Streetwise: Investors must learn to separate the wheat from the chaff

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Earnings season is upon us and therefore you can look forward to being inundated with an onslaught of carefully worded hyperbole designed to distract your attention from any unpleasantness. As you listen to the various forecasts, remember that rose-colored glasses - combined with a dollop of wishful thinking - are a precursor to disaster.

Here is another bit of advice. Do not rely on anyone to part the Red Sea and guide you to the Promised Land of high returns. It is your responsibility to separate the wheat from the chaff.

Moreover, anyone selling an investment is unequivocally biased. It does not matter how sincere they appear or how long you have known them, they sell for a living. Your best defense is knowledge.

One company you will be hearing a lot about is Abbott. If you were holding Abbott before the start of 2013, you now have one share of Abbott Laboratories (ABT) and one share of AbbVie (ABBV) for each old Abbott share. Translated, this means you now own a medical device company that continues to operate under its old name and a pharmaceutical company.

Shares of Abbott recently closed at $33.35, while shares of AbbVie closed at $33.71, for a combined value of $67.06. The combined value of the holdings has increased 3 percent from Abbott's Dec. 31 closing price of $65.50.

So the question now is do you hold onto one, or both, or neither going forward?

You will quickly learn that the opinion of what to do is also split down the middle among analysts. While the decision is a personal one, based on your strategic and tactical investment objectives, here are some points to keep in mind.

The primary concern about AbbVie is a dearth of new product in its pharmaceutical pipeline. The company currently relies on Humira, a popular drug in treating rheumatoid arthritis, to generate about $8 billion in annual revenues. AbbVie's total revenue is only about 18 billion. Furthermore, Humira is losing patent protection at the end of 2016 in North America and a year later in Europe.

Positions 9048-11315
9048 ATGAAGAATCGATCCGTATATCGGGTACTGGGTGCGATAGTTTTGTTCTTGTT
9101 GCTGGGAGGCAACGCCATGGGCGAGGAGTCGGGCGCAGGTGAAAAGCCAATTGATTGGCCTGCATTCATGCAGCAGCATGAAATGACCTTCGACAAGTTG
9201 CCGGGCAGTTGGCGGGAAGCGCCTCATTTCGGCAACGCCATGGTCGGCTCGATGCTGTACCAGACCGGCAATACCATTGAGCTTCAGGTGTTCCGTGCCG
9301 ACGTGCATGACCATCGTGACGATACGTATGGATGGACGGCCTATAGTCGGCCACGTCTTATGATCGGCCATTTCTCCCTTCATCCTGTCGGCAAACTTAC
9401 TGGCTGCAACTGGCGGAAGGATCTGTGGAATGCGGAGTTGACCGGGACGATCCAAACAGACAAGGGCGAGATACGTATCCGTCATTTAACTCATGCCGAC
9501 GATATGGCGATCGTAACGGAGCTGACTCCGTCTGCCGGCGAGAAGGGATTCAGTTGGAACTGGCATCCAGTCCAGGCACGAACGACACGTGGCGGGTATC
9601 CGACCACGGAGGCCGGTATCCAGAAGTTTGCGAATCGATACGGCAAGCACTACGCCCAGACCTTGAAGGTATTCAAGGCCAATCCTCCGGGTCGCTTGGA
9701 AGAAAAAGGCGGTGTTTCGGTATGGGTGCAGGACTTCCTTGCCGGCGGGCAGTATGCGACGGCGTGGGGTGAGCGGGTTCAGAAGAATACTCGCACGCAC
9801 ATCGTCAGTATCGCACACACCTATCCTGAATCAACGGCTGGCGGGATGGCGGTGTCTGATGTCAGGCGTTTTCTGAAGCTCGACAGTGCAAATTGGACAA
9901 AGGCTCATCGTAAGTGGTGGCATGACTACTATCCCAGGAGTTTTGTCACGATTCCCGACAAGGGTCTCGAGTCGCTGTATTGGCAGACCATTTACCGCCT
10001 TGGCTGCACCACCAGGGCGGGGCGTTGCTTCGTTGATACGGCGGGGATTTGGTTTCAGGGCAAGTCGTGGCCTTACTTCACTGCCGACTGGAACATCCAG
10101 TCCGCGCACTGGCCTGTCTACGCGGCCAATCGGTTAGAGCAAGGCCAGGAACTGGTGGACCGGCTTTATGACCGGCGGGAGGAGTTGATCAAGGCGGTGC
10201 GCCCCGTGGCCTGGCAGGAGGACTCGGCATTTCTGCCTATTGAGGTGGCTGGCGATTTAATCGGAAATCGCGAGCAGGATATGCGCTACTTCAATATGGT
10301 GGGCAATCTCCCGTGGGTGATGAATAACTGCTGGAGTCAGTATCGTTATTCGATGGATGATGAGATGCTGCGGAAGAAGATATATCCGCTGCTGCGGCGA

Although AbbVie does have some new products in the offing, they are unlikely to have an earnings impact before 2015. The products include the company's hepatitis C drug (which does not require interferon), a gel for Parkinson's, a multiple sclerosis drug and a drug for endometriosis. The four, AbbVie CFO William Chase has projected, could produce revenues in the $4 billion to $6 billion range.

AbbVie is currently expected to generate annual revenues of $17.6 billion, on which it could earn almost $5 billion. This values AbbVie's operating assets at roughly 3.1 times annual revenues and roughly 11 times annual earnings. The company will pay 40 cents in dividends per share on a quarterly basis for an annual dividend yield of 4.6 percent.

Meanwhile, Abbott will likely generate annual revenues this year of $21 billion on which it could earn roughly $1.6 billion. This values the firm at 2.5 times annual revenues and 33 times annual earnings. Abbott is expected to pay a quarterly dividend of 14 cents per share for an annual dividend yield of 1.7 percent.

Revenue among Abbott's businesses is well balanced geographically, with 30 percent generated in the United States; 30 percent from Western Europe, Canada, Japan and Australia; and 40 percent from the fastest-growing economies, including India, China, Russia and Brazil. The company's presence in these high-growth markets is among the most expansive of any diversified healthcare company.

AbbVie is without a doubt the riskier business on an operational basis, given its reliance on Humira, whereas Abbott has superior product and geographical diversification.

My estimate is that AbbVie will earn $3.60 per share this year and my 12-month target price is $38, while my earnings forecast for Abbott is $5 per share with a 12-month target price of $55.


Lauren Rudd is a financial writer and columnist. You can write to him at For back columns, visit


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